The carts are drawn by man power but are equipped with a lunette for limbering to a Jeep or other small vehicle. When drawn by man power a drawbar is secured to the lunette with the hand cart drawbar retaining pin. When not in use the drawbar is carried on the drawbar bracket which is riveted to the front body. Provision is made for attaching tow ropes with D-handles to the cart body when additional man power is required to pull the load. The carts are also designed so that two loaded carts can be transported on trucks when placed between the seats provided for personnel.
The M3 and M3A4 utility hand carts are comprised of the chassis and body. The chassis of the M3A4 small wheeled cart is composed of an offset axle, tongue and drawbar assembly. The axle is an aluminum-alloy tube and assembled on each end are aluminum-alloy axle brackets that are riveted to the axle. Steel spindles, to which the wheels are mounted on anti-friction bearings, are assembled in the axle brackets and secured by nuts and cotter pins. The axle brackets are fastened to the side and bottom of the cart body by bolts. The tongue is an aluminum-alloy tube reinforced by a liner made of the same material. The spade lunette is riveted to one end and the tongue and axle bracket which fastens the tongue to the axle to the other end. The tongue is secured to the front of the body by a clamp. The body, which is the same for both the large wheeled M3 and small wheeled M3A4 carts, is a rectangular shaped open box which is bolted to the chassis. The M3 body is constructed of aluminum channels and rails reinforced with angles and gusset plates held together by rivets. The M3A4 body is made of steel and does not require the reinforcing angles and gusset plates. Holes are drilled in the body of both the M3 and M3A4 to bolt the brackets which are required to convert this cart for its other uses.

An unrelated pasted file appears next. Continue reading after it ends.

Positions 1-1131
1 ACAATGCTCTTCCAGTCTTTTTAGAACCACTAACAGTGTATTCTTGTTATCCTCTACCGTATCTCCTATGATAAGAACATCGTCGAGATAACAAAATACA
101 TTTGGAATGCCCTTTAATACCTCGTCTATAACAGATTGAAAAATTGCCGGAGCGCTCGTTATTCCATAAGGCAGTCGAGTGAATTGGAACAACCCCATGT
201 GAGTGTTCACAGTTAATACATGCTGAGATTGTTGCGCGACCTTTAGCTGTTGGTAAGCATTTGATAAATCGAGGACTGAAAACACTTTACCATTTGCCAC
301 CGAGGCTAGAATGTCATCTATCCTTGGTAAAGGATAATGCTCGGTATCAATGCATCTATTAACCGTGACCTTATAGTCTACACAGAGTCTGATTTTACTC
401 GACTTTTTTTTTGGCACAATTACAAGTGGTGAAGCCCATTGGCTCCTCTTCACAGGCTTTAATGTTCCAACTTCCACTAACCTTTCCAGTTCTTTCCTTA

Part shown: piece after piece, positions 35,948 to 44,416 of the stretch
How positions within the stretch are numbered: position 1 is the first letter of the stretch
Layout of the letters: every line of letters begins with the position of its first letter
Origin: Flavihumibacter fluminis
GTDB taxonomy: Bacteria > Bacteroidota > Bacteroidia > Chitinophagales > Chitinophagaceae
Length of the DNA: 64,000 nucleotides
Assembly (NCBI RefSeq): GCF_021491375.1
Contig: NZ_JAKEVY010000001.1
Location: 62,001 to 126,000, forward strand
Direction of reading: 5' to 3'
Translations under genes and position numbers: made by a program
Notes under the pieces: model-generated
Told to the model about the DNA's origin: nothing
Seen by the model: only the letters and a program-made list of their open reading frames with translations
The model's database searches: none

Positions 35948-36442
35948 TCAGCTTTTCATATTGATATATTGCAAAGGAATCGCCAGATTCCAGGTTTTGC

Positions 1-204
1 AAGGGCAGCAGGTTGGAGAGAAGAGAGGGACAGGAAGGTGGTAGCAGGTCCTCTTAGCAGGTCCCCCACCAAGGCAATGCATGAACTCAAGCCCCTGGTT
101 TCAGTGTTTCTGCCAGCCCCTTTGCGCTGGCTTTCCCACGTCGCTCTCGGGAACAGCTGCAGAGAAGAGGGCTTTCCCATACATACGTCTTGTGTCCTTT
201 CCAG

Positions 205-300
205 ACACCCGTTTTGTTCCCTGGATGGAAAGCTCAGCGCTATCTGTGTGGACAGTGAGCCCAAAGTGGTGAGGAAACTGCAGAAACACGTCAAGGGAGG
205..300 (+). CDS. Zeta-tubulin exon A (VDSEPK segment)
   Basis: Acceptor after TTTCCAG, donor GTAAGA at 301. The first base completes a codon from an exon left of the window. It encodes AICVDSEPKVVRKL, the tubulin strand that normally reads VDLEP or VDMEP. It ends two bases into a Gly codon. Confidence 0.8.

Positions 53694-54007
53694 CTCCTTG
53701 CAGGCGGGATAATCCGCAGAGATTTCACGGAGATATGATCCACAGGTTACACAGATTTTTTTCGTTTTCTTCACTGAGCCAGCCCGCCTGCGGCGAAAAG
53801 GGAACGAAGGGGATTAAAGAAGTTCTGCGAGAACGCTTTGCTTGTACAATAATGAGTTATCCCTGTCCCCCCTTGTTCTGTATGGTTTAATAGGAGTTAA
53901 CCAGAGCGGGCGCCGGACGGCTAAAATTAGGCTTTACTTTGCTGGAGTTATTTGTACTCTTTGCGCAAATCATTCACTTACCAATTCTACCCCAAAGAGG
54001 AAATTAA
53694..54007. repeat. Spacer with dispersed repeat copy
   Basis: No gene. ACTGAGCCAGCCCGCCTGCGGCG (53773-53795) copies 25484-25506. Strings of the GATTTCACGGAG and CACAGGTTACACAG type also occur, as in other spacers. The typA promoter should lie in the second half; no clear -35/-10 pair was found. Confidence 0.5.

The M4 and the M4A1 .30 caliber machine gun hand carts are converted from the M3 and M3A4 carts respectively by the addition of three brackets to which the legs of the M1917A1 tripod mount are attached. The Browning .30 caliber M1917A1 water cooled machine gun, which is used on this mount, can then be used as an anti-aircraft gun or the gun and mount can be quickly removed to be used as a ground gun. Leather straps are also provided to hold spare ammunition boxes and accessories.